Breaking the Legacy of Silence #50 by Kim D. Bailey | Weekly Column

Not Yet For You by G.D. Watry | Flash Fiction | #thesideshow
October 7, 2017
From 99 Stories of God With a Chainsaw by J. Bradley | flash fiction | #thesideshow
October 9, 2017

    Apologies to all two of you who read my column for my absence from #49 to this last column installment with Five 2 One Magazine. When they say, “Life happens,” they aren’t kidding around.

I want to leave all of you with a summary of the spirit of my column as well as with hope for your own words and voices.

When I began this column on June 11, 2016, I first wrote to my experiences as a mother with two transgender children. Other topics and personal experiences have included, but are not limited to; sexual abuse, domestic violence, alcoholism and drug abuse, family of origin dysfunction, relationships, Women’s rights, LGBT issues, some political invectives, writing and how to write, and personal responsibility.

S. Liam Spradlin writes:

Although each of these subjects have been painted, at times, with a broad brush, there is a common thread throughout each word written, and that is: Love. The sole purpose in bringing these subjects to light has not been to embarrass, belittle or pass judgement on anyone. Over these past months Kim has tried her very best to showcase the driving need for Love throughout our homes, communities, and nation(s). Many of her personal experiences have left her with wounds that are deep and scars that are always fresh. She is not unlike all of you, her readers, who have been hurt, used, and left unappreciated. Through the title of her column and its content, she has endeavored to break the silence. However, she has not spoken on behalf of anyone or assumed she is the voice of any person, group, or community. She has spoken with only one voice. Her own.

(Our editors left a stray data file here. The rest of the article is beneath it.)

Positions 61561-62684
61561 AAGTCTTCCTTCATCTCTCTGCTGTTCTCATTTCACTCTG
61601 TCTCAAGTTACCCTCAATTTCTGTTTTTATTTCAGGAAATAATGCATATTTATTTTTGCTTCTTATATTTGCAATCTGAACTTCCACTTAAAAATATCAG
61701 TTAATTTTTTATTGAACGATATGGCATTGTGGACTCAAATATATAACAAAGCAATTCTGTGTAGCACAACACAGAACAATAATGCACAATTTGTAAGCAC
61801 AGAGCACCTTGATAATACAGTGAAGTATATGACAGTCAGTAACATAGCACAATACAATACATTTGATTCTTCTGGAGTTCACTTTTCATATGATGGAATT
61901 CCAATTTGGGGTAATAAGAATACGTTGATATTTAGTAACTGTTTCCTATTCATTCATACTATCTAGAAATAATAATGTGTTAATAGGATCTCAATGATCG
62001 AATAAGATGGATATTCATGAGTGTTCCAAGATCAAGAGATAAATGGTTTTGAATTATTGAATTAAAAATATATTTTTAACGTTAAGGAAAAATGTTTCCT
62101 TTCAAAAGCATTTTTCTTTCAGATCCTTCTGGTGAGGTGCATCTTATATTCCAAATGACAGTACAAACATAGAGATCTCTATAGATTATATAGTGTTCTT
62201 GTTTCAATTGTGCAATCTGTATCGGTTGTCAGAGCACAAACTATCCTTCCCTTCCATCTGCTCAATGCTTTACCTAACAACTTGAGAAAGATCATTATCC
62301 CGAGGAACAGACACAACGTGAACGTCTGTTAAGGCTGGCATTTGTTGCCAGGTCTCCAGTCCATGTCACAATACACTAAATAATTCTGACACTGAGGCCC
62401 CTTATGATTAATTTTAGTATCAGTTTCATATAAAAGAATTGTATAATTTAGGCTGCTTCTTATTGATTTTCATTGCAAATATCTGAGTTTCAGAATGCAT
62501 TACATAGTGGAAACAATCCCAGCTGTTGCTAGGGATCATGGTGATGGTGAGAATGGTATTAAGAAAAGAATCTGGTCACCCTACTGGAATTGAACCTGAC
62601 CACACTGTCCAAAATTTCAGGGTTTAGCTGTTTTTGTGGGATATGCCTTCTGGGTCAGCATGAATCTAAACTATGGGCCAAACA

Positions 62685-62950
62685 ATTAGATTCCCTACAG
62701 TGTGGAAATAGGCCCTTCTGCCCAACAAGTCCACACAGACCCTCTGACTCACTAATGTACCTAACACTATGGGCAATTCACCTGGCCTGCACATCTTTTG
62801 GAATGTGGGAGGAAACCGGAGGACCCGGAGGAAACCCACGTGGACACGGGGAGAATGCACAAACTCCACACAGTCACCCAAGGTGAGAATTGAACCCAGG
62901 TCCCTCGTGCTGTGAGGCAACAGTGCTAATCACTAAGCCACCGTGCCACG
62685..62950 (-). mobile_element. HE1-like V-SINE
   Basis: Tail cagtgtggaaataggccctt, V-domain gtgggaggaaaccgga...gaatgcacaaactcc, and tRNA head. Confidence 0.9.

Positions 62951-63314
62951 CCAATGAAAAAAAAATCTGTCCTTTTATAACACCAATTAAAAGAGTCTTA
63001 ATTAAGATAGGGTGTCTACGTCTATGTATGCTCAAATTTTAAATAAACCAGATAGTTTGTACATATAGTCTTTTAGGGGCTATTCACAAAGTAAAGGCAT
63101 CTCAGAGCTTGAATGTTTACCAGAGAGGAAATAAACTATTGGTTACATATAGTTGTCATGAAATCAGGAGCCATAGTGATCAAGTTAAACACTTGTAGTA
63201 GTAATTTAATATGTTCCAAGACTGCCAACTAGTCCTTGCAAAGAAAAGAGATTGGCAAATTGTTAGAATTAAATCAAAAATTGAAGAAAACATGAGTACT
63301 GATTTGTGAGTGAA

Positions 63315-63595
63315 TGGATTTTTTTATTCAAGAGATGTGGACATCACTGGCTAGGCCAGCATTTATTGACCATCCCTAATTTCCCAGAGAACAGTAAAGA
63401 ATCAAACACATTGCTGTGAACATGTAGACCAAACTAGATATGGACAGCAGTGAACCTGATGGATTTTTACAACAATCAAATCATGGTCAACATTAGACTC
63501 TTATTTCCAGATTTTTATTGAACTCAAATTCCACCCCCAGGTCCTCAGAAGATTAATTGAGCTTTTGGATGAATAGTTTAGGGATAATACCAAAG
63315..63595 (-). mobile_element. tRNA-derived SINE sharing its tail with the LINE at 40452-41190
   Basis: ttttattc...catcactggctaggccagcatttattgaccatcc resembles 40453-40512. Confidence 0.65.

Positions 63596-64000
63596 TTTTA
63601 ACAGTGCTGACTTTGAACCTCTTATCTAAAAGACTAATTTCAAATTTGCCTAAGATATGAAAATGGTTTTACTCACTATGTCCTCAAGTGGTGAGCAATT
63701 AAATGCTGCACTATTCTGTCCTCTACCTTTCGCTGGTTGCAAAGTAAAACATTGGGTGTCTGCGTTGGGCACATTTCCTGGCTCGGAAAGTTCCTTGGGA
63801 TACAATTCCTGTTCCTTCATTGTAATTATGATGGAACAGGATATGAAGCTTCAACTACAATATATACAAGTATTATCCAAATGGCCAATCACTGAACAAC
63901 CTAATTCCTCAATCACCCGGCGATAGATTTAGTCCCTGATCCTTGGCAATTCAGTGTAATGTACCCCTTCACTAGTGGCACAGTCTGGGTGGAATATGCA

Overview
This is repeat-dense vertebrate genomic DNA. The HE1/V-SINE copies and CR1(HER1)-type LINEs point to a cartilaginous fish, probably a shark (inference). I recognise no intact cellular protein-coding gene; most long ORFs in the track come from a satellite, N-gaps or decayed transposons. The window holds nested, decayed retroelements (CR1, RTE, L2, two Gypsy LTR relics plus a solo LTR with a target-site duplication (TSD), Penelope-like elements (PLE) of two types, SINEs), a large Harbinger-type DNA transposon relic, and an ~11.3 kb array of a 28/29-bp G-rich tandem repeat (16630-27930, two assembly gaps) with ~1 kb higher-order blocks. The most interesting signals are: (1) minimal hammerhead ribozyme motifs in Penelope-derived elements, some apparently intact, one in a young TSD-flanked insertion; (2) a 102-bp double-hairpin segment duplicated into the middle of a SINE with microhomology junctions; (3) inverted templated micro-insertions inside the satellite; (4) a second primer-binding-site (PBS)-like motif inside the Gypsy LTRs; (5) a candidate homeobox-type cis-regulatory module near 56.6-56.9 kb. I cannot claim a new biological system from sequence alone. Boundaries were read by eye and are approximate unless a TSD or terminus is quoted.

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   So often in life, one door closes and another door opens. And yet, it is my desire that through this column there have been some who have found their own courage, strength, and voice. Furthermore, I would like to think that my words have offered support to anyone who has ever felt silenced. It is my hope that silences will continue to break, and no one will feel their experiences, words, or existence, are unworthy to share.

Honoring another’s words and experiences, while we may disagree with them, is the hallmark of a civilized and compassionate species. Today our mission to smash legacies of doctrine, dogma, and shame our parents and grandparents experienced, in the light of their truths, is critical if we are to transform into a truly enlightened society.

Whatever we do, we must resist leaders and those in power who take our freedoms for granted, and worse, deny them altogether. Our children and grandchildren are watching and learning. Do we want to leave them with a legacy of fear? Do we want them to suppress their authenticity because society says it’s unacceptable? When is enough, truly enough? When will we accept and respect others despite their differences to us? What is taking us so long?

If not now, when? If not us, then who?

It is our moral imperative. We, who speak to injustices and abuse, must rise to the occasion. With fists shaking and voices trembling, we must fight the good fight.

 

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